The British Library has a marvelous collection of sounds gathered in the field. What is interesting is that none of the sounds can be downloaded. They are streamed instead, using a pesky Real Media Player which stopped me dead in my tracks this morning as it forced me to download the latest Real Media Codec 3....which I thought I already had installed.
Birds Who Sing Too Much
Have you ever wanted to know what the song of a dotterel sounds like? Cheryl Tipp, of the British Library helped me hear one for the first time ever this morning on my couch in New York. Was it worth the wait? You bet. Not for the Real Media codec but to listen to the bird calls and roars of black panthers in the field. To paraphrase Melville's Ishmael, if it's ever a dull grey "November of your soul" just head for this site and listen to robins' dawn songs to get a lift.
In this truly transcendental cross-media moment you can also read all about young bird calls, bird calls as "deceitful mimicry" birds that " talk to themselves," and even about " bird to man communication" while you listen to the shrill and agitated cries of birds who perhaps " love too much."
If you want to get even into this Emmersonian moment open up another browser window ( or use Firefox) go to my post Hyperlinks and Lateral Story Telling where I wonder if hyperlinks, as in Hart Crane's poem " Forgetfulness" are " like a song that freed from beat and measure, wanders... like a bird that coasts the wind. " You can also read Hart Crane's avian-inspired poem in entirety here while listening to birds chirping on a Real Player pop-up window from the British Library site.
Or if you're still reading this blog instead of tackling something boring at work here's another link to help you waste some more time. Hear Birds Singing by clicking on the audio link at the bottom of the page at the British Library.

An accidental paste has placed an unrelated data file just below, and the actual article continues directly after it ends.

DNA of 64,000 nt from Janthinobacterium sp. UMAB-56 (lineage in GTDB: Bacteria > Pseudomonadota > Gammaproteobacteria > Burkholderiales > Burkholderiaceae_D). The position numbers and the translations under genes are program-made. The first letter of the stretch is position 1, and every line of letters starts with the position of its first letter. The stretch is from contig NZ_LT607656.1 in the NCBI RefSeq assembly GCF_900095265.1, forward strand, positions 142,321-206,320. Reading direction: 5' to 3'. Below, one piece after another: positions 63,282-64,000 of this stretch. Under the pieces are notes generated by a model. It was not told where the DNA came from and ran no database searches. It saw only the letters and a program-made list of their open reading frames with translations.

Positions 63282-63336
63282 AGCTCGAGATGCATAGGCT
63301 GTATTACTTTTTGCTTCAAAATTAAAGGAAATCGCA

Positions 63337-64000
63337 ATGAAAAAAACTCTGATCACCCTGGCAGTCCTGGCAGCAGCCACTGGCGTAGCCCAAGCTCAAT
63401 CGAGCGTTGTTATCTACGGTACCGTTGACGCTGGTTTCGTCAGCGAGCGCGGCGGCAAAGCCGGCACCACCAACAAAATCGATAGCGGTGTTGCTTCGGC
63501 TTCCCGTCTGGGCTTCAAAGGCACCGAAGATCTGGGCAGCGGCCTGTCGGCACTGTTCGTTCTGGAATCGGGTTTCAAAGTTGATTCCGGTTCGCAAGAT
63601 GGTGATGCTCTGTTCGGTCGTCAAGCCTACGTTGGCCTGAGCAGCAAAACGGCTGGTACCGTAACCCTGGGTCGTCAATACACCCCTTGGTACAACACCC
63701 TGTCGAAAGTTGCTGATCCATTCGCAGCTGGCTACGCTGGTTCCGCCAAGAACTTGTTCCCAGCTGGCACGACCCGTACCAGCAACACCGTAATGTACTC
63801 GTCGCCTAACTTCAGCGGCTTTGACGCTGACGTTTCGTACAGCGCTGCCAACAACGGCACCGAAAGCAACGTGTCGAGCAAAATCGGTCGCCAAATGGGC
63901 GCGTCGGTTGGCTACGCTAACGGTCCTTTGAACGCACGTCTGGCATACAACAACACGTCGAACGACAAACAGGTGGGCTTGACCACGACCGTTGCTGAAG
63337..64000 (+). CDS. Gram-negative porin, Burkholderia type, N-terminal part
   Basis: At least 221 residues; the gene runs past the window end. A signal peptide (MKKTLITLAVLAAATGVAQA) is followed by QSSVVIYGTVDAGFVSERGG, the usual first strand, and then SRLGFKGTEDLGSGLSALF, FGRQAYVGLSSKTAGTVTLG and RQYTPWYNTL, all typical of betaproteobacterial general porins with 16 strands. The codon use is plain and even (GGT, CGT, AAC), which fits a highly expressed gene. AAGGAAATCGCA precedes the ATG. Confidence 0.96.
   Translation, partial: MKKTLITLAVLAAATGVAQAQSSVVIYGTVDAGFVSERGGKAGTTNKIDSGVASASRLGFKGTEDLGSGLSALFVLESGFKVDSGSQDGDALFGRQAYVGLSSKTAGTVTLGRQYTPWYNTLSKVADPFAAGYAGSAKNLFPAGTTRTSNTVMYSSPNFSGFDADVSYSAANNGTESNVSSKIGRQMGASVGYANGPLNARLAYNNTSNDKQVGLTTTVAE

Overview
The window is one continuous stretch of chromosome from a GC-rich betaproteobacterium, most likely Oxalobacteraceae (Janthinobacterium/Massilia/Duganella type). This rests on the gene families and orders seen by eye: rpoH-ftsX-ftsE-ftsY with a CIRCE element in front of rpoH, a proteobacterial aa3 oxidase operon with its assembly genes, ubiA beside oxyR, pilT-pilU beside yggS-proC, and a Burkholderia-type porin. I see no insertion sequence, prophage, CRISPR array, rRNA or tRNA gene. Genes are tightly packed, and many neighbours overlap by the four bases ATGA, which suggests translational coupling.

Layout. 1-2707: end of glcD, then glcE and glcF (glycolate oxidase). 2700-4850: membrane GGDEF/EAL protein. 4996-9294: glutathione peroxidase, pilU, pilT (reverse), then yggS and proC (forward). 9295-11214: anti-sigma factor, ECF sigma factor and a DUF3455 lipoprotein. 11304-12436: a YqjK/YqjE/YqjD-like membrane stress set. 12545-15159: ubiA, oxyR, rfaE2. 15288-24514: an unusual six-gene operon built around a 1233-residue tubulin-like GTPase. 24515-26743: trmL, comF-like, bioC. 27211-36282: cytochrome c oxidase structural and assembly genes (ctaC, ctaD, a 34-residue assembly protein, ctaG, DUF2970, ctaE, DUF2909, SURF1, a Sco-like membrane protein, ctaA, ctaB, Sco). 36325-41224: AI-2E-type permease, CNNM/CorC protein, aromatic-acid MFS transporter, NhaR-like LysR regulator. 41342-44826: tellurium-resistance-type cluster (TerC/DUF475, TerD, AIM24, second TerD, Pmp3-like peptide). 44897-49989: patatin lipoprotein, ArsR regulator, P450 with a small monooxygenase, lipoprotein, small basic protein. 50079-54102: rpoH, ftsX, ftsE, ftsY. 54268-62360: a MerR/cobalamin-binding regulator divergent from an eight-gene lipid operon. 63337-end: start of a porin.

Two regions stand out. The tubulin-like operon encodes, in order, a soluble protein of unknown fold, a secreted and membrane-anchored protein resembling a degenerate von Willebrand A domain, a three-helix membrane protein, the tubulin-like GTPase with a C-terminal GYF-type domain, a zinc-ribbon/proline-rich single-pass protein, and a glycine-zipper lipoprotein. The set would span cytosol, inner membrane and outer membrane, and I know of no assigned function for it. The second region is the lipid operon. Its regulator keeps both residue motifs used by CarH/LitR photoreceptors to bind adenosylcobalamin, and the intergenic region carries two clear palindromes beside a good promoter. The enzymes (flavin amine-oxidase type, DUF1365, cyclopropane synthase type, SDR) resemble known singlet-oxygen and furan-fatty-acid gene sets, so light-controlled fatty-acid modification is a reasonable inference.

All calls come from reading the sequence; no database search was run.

A Creative Commons License for Dotterels?
Of course the biz model here is " build a field they will come", with copyright registered in the name of The British Library, not the name of the amateurs who did this incredible recordings. You can listen, but you can't use these sounds. If I want to "use" the sounds I will have to pay for a license. Fair enough. The BL states that "The recordings on this site are for private listening only; copying, broadcasting or reproduction is prohibited". Am I reproducing by attaching this link? I will let you know later after I have asked the BL the same question later today.
Black Panthers Roaring
You can also listen to the sounds of bamboo rats, bare-faced tamarins, black panthers and other creatures here. No the black panther doesn't start singing " Power To the People". He roars. In fact that brings me to to the unrelated thought...where have all the Black Panthers gone? Go to my next post to find out.
The Wildlife Section of the British Library Sound Archive
Cheryl Tipps describes the British Library Sound Archives
I work for the Wildlife Section of the British Library Sound Archive and thought you might like to hear about our collection of wildlife sound recordings. We've existed since 1969 and currently have over 150,000 recordings of wildlife vocalisations and soundscapes, provided mainly by amateur recordists. You can find details of these recordings by visiting the BL website at www.bl.uk and following the links to the Sound Archive's online catalogue (click on catalogue, then Sound Archive). You can also find out more about the section by visiting our webpages at http://www.bl.uk/collections/sound-archive/wild.html. Around 400 recordings from around the world can be heard on our Listen to Nature pages, so please go and take a look!